Last summer, on June 17, the member for Dartmouth—Cole Harbour introduced a private member's bill, Bill C-540, which would amend the Criminal Code in order to make the non-consensual making or distribution of intimate images a criminal offence. At that time, we asked the government to expedite passage of the bill in order to try to prevent further tragedies like the suicide of Rehtaeh Parsons, which took place as a result of cyberbullying. Unfortunately, the government preferred to wait for its own bill, which has delayed action on this critical issue for nearly a year.
What we have before us now in Bill C-13 is much narrower than a strategy to combat cyberbullying, though it does have some provisions similar to those the member for Dartmouth—Cole Harbour proposed many months ago.
We are, of course, supporting the bill going to committee, precisely because some legislative action against cyberbullying is necessary, but again I want to emphasize that focusing on bullying after the fact can only be part of the solution.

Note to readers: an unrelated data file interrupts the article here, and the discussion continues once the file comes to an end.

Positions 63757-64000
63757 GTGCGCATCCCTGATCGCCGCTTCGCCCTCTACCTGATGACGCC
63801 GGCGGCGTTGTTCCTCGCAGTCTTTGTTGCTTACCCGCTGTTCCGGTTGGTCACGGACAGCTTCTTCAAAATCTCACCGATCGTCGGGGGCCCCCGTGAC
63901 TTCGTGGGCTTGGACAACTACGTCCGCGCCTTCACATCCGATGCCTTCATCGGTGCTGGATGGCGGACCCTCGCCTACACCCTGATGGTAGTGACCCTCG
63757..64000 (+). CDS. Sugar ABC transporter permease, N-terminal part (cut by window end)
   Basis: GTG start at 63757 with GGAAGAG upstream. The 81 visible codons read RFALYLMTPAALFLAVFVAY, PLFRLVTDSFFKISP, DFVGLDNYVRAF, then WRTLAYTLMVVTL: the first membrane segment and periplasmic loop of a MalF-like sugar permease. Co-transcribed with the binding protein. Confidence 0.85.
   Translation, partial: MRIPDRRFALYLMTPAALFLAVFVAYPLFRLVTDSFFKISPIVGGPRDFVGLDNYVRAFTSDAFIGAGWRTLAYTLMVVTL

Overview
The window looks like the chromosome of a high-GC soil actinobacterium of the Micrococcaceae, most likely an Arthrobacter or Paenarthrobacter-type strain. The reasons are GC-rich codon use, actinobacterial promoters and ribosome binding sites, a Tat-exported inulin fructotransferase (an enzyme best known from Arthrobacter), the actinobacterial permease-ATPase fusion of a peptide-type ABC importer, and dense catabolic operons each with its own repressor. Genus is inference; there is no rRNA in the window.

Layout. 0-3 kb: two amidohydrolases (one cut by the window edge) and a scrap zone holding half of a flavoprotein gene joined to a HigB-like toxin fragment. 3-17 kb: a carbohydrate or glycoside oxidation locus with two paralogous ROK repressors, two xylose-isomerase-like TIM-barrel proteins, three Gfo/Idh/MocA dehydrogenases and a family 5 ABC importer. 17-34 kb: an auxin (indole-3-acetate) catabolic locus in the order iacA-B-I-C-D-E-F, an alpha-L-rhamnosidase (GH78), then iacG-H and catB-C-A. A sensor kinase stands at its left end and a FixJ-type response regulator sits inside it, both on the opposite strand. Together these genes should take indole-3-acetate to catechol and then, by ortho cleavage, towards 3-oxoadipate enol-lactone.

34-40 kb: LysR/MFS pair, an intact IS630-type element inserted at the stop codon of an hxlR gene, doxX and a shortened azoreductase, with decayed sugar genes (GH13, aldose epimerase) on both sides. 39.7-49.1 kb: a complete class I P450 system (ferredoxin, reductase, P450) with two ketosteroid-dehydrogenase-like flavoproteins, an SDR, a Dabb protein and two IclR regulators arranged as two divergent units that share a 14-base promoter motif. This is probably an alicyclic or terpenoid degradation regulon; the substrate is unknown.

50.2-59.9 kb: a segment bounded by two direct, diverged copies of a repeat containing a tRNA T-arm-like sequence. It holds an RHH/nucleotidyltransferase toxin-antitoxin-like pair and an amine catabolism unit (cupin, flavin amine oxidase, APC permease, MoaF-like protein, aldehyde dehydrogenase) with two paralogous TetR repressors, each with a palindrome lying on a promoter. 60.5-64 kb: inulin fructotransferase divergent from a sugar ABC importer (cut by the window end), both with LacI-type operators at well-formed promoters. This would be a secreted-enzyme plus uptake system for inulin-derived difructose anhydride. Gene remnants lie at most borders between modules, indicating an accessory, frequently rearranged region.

Today I want to reiterate two points I made when speaking 18 months ago in support of our motion for a national anti-bullying strategy. They relate to the pervasiveness of bullying in our society and to its amplification by the existence of new technologies.
The prevalence and pervasiveness of bullying in Canada is truly shocking. In fact, bullying is happening around us all the time. In one analysis of Toronto-area schools, it was found that a student is bullied every seven seconds.
Egale Canada conducted a survey of homophobia and transphobia in schools across Canada. It found that 74% of transidentified students, 55% of lesbian, gay, and bisexual students, and 26% of non-LGBTQ students reported being verbally harassed. More than half of those reported that this bullying occurred on a daily or weekly basis.